Bringing back the console API on Netflix and Facebook

Facebook and Netflix have implemented some code that breaks the console API in Chrome by changing the getter/setter for the console property on the window object. The purpose is noble – to help avoid a social engineering attack – but as a developer it irks me. I want my console when and where I want it.  In short order, Zach and I had a fix in place that unbreaks the console.

Using dotjs – which I’ve written about at Gigaom Kitchen – we can run the following code before the console-breaking code executes (here’s my dotjs file):

var s = document.createElement('script');
s.innerHTML = 'Object.defineProperty(window, "console", {writable: false});';
document.head.appendChild( s );

MDN writes on the writable property:

When the writable property attribute is set to false, the property is said to be “non-writable”. It cannot be reassigned.

Now I get my console :)

Chromedriver doesn’t run in tmux and here’s how to fix it

Aw, Snap ScreenshotIf you are attempting to run Selenium using the Chromedriver while in a tmux session, you may have encountered some issues with chromedriver.  Specifically, this error:

Aw, Snap!

Something went wrong while displaying this webpage. To continue, reload or go to another page.

If you’re seeing this frequently, trie these suggestions.

A simple solution is to just execute the Selenium jar in a shell session outside of your good friend, tmux.

java -jar ~/bin/selenium-server-standalone-2.33.0.jar -browserSessionReuse

One of my friends, however, alerted me to this article that has a solution:

  • Get Homebrew, if you don’t already have it.
  • brew install reattach-to-user-namespace
  • Add the following line to your .tmux.conf file: set-option -g default-command "reattach-to-user-namespace -l zsh" (replace zsh with bash if you use that)

This fix also resolves the issue that prevents pbcopypbpaste, etc from working in tmux!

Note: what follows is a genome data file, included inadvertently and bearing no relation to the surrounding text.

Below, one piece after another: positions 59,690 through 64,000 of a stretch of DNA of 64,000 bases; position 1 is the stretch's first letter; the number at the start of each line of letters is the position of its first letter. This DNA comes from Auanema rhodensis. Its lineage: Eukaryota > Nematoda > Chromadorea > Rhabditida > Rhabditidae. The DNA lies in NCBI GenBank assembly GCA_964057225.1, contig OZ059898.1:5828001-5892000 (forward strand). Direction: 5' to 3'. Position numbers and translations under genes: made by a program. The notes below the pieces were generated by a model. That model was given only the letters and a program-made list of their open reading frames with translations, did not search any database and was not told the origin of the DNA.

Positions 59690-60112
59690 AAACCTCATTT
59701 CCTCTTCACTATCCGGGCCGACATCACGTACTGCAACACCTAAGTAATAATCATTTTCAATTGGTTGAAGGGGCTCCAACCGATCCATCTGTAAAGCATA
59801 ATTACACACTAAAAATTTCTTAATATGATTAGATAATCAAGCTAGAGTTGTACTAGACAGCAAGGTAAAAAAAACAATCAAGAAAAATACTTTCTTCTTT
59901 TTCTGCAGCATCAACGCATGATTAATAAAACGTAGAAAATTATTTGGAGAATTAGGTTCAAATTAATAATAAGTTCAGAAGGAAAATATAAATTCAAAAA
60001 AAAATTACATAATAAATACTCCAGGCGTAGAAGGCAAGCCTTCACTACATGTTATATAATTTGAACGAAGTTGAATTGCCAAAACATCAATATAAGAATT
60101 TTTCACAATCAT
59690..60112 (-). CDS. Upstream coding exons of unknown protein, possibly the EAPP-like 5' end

Google Chrome on the Mac – a la CodeWeavers

Google launched its new browser Chrome on September 2nd and the web was abuzz with talk of a new contender in the browser space. My choice to pepper my house and cube at work with Macs rather than Windows boxes left me complaining about the lack of a native Mac version of Chrome…which Google assures us is coming.

Code Weavers, however, has just released Crossover Chromium built from build 21 of the Chromium Open Source browser.


The initialization of Chromium the first time I opened it took a while but once it was up and running, things were pretty solid. The browser has all the JavaScript and DOM debugging tools but it seems the process manager tool isn’t fully functional..which is really my draw to the browser (when I get dead set on playing with the Process Manager tool, I’ll break down and install Chrome with Parallels). I suppose I’ll be following CodeWeaver’s suggestion:

Q. Should I run CrossOver Chromium as my main browser?

A. Absolutely not! This is just a proof of concept, for fun, and to showcase what Wine can do. Chromium itself is just beginning. As the Chromium project progresses, they will be providing more compelling support for Mac OS and Linux, particularly with process security and memory management. Those future versions from Chromium will be better suited for daily use than this version.

Until Google launches its official Mac native Chrome, Chromium will satisfy me for now.